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Re: Payments for environmental services (PES) in theory and practice: Lessons learned and way forward

Marcus Vinicius Alves Finco Federal University of Tocantins, Brazil
Marcus Vinicius

As the ‘forest standing’ has no economic value to the smallholders, their opportunity costs might lead towards deforestation. A ‘win-win’ approach could be achieved by paying farmers to sequester carbon, which sets up a situation where: CO2 is removed from the atmosphere (mitigation); high soil organic matter increases agro ecosystem resilience (adaptation); and improved soil fertility leads to better yields (production and income generation). If a carbon market successfully allows the trade of sequestered carbon on the international market, deforestation of native forests in tropical countries might decrease. If deforestation is business-as-usual (or the baseline scenario), then the conservation of native forests by farmers would implement change and generate additional positive externalities. Thus, REDD+ project would create a stimulus for the conservation of native forests and increase the amount of carbon sequestered and, therefore, decrease the amount of carbon that is emitted to the atmosphere.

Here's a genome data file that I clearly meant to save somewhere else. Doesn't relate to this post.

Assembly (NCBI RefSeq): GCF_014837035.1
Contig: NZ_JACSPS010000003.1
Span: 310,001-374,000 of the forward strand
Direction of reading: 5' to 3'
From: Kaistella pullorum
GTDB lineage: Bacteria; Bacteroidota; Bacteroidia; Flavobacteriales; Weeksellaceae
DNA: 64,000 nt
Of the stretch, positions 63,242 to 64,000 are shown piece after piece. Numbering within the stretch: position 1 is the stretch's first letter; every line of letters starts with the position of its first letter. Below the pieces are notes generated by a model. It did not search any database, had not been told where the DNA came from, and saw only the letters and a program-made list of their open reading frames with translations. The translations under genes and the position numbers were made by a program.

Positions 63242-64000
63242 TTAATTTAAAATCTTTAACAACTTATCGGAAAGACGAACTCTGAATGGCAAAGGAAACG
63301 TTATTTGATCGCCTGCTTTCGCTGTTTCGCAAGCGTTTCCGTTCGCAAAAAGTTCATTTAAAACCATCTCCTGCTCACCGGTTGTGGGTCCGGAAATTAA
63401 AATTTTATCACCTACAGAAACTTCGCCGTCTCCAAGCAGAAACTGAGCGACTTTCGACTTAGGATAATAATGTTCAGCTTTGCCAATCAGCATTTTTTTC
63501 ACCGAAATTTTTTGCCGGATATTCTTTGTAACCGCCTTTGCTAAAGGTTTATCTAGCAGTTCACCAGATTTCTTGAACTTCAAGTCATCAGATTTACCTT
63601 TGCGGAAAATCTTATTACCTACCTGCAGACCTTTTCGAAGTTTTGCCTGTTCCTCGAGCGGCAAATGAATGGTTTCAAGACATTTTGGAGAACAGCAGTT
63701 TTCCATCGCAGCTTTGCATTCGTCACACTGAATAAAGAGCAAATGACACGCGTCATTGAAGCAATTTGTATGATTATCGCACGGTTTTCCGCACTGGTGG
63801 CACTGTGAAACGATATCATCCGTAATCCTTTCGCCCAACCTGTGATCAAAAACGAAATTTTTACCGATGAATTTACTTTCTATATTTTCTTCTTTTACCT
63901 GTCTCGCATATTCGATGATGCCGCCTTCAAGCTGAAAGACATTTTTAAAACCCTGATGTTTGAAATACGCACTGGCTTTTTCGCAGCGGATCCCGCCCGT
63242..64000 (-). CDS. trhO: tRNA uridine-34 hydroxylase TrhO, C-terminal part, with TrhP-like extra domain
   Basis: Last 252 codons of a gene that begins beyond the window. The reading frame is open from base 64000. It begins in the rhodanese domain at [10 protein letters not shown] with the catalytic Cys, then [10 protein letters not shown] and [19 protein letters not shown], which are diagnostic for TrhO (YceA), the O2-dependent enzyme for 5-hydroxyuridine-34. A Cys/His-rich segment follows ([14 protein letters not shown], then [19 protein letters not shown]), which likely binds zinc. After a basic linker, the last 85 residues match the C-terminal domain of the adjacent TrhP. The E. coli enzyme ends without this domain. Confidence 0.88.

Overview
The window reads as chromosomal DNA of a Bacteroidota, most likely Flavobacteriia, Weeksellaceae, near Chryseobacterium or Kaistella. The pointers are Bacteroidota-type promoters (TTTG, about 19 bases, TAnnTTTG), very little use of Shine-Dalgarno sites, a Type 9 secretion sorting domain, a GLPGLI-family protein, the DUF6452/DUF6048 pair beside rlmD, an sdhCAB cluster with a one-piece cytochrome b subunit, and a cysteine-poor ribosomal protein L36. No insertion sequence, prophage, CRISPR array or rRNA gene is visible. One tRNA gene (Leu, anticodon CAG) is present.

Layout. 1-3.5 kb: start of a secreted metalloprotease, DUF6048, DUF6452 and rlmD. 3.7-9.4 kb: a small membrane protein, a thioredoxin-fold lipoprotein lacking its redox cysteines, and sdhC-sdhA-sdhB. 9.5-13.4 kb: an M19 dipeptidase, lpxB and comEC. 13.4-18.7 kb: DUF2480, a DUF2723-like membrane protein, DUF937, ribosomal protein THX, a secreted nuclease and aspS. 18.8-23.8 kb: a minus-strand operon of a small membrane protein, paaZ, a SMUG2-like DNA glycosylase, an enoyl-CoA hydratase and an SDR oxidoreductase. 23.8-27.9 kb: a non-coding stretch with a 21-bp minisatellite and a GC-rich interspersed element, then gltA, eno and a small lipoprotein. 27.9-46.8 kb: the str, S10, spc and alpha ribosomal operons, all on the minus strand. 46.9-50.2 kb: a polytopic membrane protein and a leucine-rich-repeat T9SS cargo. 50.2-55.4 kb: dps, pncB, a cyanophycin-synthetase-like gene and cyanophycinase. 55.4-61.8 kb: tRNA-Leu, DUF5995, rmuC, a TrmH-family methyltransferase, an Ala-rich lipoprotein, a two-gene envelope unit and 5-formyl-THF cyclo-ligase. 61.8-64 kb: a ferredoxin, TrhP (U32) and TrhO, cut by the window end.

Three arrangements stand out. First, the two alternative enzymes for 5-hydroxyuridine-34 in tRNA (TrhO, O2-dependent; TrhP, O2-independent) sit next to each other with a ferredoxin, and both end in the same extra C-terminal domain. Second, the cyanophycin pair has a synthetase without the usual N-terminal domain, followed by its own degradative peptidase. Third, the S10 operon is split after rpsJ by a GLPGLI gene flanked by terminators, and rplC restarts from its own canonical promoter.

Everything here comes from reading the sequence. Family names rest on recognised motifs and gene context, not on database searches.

Bellow you find the link of paper of mine that I sent to FAO couple of years ago about REDD+, payment for environmental services, social inclusion, food security and climate change in the Brazilian Amazon region.
Best regards
Marcus Finco, PhD
Professor at Federal University of Tocantins, Brazil